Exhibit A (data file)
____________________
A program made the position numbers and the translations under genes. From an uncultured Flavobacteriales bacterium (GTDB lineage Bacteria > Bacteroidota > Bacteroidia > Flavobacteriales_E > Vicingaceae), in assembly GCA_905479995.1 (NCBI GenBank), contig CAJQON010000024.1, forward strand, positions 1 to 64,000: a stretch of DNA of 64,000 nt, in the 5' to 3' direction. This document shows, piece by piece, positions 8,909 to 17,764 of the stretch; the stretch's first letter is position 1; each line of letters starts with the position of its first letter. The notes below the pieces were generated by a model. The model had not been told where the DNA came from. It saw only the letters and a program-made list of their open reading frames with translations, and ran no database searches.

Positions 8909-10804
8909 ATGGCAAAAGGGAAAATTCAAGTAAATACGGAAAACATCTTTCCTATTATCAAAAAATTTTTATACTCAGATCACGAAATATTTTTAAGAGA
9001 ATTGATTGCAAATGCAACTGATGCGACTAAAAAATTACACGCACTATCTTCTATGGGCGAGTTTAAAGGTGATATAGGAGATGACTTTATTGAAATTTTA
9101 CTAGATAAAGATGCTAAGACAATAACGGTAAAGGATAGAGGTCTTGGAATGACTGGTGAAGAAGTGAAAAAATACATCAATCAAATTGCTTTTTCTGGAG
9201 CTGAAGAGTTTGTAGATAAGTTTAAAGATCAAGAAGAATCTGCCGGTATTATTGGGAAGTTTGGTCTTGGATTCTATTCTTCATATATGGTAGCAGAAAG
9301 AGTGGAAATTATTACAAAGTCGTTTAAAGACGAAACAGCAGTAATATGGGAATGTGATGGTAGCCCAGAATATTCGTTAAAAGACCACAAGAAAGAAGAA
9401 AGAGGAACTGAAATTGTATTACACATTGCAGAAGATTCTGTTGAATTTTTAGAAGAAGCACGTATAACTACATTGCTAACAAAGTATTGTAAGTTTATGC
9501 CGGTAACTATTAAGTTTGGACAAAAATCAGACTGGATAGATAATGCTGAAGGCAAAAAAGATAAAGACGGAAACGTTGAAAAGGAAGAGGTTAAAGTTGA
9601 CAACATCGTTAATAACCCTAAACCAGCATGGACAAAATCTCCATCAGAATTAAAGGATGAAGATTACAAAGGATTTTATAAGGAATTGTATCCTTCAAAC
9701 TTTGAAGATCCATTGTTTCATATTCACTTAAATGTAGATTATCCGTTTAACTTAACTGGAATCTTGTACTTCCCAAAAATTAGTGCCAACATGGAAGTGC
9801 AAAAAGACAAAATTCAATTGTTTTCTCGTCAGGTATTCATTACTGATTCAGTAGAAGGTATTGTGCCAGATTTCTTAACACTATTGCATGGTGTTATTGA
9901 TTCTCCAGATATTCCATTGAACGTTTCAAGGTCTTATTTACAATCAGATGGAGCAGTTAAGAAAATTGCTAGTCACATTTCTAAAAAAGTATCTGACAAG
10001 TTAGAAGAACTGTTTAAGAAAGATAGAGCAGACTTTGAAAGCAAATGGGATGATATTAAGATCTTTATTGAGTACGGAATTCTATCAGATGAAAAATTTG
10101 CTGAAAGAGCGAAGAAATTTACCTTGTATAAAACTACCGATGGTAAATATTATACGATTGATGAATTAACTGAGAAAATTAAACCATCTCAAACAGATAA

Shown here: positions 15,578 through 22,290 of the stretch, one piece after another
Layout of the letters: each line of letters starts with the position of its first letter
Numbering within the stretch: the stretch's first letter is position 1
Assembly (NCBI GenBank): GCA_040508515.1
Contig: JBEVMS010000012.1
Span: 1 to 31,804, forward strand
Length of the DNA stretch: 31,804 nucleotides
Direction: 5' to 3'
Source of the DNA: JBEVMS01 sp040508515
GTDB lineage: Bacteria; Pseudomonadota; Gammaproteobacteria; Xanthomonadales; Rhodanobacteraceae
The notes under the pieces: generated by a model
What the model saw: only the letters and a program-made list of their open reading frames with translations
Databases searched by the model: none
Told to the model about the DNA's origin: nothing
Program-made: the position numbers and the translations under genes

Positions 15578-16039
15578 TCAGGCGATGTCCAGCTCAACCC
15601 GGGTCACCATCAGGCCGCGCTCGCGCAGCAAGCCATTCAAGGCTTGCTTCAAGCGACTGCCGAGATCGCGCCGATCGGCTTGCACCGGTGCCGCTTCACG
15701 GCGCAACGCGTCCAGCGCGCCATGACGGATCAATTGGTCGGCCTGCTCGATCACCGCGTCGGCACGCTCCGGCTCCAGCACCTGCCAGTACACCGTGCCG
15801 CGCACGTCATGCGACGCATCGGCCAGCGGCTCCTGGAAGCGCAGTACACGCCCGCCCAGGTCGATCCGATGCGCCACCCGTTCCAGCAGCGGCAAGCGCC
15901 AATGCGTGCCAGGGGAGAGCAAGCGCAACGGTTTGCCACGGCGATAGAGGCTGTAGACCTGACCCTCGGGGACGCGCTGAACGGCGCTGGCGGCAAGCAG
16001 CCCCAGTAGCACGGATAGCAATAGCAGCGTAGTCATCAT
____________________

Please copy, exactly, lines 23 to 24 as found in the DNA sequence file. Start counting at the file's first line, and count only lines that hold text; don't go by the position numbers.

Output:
Direction: 5' to 3'
Source of the DNA: JBEVMS01 sp040508515